Liz: About 10 years and a BCBA about five. I'm starting to lose track. Yeah, yeah. When I was fresh out of grad school, as I mentioned, I worked in some several autism support classrooms and I really was just fortunate enough to be provided consultation through the Pennsylvania Autism Initiative. So I think I don't know Mary I think you're familiar with them, but.

Mary: So but you were in Pennsylvania?

Liz: I was in New Jersey. So, yeah, I actually work for an organization in Pennsylvania, Chester County Intermediate Unit, so I continue to work for them today. But that was prior to starting to work for them. But I had consultation through the Pennsylvania Autism Initiative and I felt like they were filling in so many gaps in in kind of what I needed to know to effectively program for these kiddos. And I just learned so much from them within a couple of years and decided to then go ahead and pursue my BCBA.

Mary: Oh, interesting. Yeah. So I was the lead behavior analyst for what was called then the Pennsylvania Verbal Behavior Project, which is now the Pennsylvania Autism ABA Initiative back in 2003-2010. And so we actually I say home grew some BCBAs, some SLPs like you are Liz. Parents who became the BCBAs and consultants with the project. And it was a huge learning experience. And so yeah, it was, it still is going strong as an initiative and they are in hundreds of classrooms. Autism classrooms throughout the state of Pennsylvania. It's a really good model. And other states have also gone to the Pennsylvania Autism Initiative to learn how it was implemented from back in 2010 to yeah, it's almost at the 20-year mark. And I was involved with almost at the beginning when we had well, they went from two classrooms to 12 classrooms and I was contracted and it was I mean, it was ground zero for all of my learning. So, yeah, I didn't know that you were in Pennsylvania doing that and you may have missed me. I did leave the Verbal Behavior Project in 2010, finished up my PhD and began working with very little kids. And that's really where I developed my four step Turn Autism Around approach for very young children with the diagnosis of autism and also those with just speech delays and early signs of autism and ADHD and those sorts of things. So, yeah. So that's really great to hear that our paths kind of crossed in that.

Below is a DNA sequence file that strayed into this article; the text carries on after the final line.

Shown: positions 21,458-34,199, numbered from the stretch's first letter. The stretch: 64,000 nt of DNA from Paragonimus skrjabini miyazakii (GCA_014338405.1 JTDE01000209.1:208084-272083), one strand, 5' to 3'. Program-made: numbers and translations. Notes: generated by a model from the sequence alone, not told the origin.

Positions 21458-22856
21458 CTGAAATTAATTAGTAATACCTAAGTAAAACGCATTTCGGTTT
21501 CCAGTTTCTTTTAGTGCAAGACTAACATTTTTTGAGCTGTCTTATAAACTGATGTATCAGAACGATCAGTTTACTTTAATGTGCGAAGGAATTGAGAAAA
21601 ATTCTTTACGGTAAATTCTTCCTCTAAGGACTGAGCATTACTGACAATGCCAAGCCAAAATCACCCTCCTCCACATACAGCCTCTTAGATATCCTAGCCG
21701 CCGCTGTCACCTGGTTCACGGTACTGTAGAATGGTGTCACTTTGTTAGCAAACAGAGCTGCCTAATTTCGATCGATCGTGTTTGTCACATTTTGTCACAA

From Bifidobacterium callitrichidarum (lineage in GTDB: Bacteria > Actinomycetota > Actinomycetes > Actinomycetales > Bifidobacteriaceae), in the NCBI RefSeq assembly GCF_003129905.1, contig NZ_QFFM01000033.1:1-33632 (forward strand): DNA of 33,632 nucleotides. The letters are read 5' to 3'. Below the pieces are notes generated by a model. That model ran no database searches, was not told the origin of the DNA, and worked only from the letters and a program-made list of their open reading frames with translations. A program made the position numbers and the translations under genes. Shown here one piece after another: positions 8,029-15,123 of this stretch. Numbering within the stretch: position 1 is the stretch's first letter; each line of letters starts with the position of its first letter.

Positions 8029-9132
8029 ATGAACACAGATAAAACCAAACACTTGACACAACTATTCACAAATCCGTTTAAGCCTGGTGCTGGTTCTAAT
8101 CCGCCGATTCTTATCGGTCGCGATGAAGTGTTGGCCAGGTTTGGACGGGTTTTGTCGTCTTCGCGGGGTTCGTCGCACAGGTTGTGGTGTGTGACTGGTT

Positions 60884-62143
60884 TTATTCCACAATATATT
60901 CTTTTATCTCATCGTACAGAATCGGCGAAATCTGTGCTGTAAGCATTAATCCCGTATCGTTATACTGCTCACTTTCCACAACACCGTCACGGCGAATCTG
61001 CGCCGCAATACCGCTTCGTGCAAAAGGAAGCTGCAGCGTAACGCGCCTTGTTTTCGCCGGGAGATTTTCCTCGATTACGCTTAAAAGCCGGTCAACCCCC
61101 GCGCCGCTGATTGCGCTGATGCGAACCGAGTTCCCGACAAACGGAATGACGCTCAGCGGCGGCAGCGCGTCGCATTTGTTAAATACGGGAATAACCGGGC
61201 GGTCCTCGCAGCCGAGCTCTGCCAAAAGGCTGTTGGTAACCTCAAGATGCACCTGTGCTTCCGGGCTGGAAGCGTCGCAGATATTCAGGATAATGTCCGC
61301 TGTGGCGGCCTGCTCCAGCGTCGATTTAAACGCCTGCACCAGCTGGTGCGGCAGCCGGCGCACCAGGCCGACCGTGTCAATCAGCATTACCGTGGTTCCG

Liz: I knew your name right when I started in consultation with them, so I've been following along for a while.

Mary: Yeah, so that's great. OK, so now there are according to Nikki Dower, she's in SLP/BCBA and she has taken it upon herself to really embrace this dual certification and keep track of it. And she has messaged me and I asked her how many dually certified BCBA/SLPs. I guess you usually go with SLP/BCBA because that's how most of you start. It's a lot harder, I think, to add the SLP to an existing BCBA than it is to do it the other way around. And she said there's four hundred and thirty of you within forty, forty or forty-four states and 12 countries. And you also call yourself Unicorn's, because it is a very unique combination. And I just happened to have three of you here today. But and I feel like it may be actually the key to helping everybody get along better and work towards improving things, bridging the gap. What are some of the obstacles or some of the kind of problems that BCBA, if you're just a BCBA or just an SLP that you guys have seen over the years?

Rose: I think one of the things that just seems so simplistic are the jargon type terms that both sides used. And so I when I first started ABA Speech with this online dissemination, I was speaking in very technical terms to an audience. And I think that's a little off-putting. And I know that I've been in meetings before. I heard people use terms like ASR, active student responding, but they just said, ASR I have no idea what that was at first. Even LMBCBA and I use that term I used in a presentation last night. You have to know your audience. And I think that when a BCBA traditionally comes on the scene for a school-based team, it's because things are going not well. Things are in a crisis mode. And so then here we are talking about how we're doing things and maybe we're doing things in a similar way. That could be possible. But BCBAs are notorious for using jargon type terms like manding and tacting and echoics. And speech therapists just don't use those words.